Cost Based on Family Income of Attending the University of Virginia
Although students without financial need can expect to pay close to full price for UVA, the majority of students will receive some financial assistance based on family income. Listed below is what a student can expect to pay at the University of Virginia based on their family’s income:
- Average net price for families with an income below $30,000: $9,463
- Average net price for families with an income between $30,001-$48,000: $10,684
- Average net price for families with an income between $48,001-$75,000: $14,374
- Average net price for families with an income between $75,001-$110,000: $21,964
- Average net price for families with an income of more than $110,000: $27,814
Merit Aid Net Price at the University of Virginia
Merit aid is awarded regardless of financial need for a variety of reasons including academic excellence, athletic skill, work in the community, or any other of a number of notable reasons. 4.9% of students without financial need receive merit aid at UVA with $357 being the average amount awarded.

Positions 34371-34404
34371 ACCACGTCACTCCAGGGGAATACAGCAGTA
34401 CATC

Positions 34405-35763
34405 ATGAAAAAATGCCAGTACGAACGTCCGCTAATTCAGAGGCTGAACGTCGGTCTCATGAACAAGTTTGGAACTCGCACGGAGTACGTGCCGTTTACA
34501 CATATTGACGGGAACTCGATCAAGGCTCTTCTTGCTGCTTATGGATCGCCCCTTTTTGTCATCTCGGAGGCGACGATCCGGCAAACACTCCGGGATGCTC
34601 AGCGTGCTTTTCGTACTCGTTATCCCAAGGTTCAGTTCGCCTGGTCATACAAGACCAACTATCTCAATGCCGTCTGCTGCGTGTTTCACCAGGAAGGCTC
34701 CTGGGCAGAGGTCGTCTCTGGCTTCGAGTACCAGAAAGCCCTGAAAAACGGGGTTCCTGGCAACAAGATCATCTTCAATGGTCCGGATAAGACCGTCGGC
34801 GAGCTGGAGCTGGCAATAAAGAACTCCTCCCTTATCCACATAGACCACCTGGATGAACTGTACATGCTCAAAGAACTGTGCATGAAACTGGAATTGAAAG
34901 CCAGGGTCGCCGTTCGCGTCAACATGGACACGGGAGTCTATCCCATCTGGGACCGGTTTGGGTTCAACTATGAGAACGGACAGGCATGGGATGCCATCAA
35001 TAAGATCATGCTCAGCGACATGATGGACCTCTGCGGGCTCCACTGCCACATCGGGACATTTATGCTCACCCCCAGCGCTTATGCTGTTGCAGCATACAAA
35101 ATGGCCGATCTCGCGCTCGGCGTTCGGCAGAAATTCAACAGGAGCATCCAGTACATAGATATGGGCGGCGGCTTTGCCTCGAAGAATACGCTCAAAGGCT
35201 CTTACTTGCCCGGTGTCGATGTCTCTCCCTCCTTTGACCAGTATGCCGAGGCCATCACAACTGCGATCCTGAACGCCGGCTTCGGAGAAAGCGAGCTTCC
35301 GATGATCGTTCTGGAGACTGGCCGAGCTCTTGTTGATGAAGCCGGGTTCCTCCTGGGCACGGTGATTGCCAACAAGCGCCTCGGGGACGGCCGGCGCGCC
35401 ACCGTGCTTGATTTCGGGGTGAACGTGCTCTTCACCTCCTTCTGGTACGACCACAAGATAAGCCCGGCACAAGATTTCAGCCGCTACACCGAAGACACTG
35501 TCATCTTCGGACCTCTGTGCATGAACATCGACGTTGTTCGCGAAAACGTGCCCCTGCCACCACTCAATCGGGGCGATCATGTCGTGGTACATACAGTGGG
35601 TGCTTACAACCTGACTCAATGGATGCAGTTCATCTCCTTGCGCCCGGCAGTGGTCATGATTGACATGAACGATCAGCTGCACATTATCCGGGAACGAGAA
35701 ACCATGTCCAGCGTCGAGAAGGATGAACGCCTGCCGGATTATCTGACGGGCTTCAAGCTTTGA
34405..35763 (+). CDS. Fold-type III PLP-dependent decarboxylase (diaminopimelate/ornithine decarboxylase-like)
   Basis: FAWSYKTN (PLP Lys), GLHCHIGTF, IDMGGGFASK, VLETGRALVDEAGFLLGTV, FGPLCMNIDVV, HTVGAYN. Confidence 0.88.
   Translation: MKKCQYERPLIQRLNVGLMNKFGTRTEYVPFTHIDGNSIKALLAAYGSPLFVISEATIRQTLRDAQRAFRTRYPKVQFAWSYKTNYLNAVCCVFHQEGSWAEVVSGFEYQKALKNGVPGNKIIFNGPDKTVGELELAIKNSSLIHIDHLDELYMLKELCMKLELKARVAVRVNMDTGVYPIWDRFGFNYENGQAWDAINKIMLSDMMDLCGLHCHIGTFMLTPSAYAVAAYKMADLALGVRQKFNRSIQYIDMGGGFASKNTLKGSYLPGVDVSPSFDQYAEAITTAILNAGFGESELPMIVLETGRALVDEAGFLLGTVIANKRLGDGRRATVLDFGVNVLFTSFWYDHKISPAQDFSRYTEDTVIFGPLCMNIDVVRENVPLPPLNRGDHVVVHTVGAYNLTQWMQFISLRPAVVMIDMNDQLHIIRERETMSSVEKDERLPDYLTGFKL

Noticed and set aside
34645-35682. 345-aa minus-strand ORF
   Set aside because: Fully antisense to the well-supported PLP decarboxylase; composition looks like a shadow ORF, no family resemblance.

How Many Students Take Out Loans to Attend the University of Virginia?
UVA is committed to the ideal of its founder (Thomas Jefferson) to deliver an institution that values virtue and talent, rather than the wealth or status. With this in mind, UVA is committed to limiting need-based loans for students with ﬁnancial need—preventing them from graduating with crippling debt. Only 6% of students at the University of Virginia have student loans, while the average federal student loan per undergraduate student is $2,370.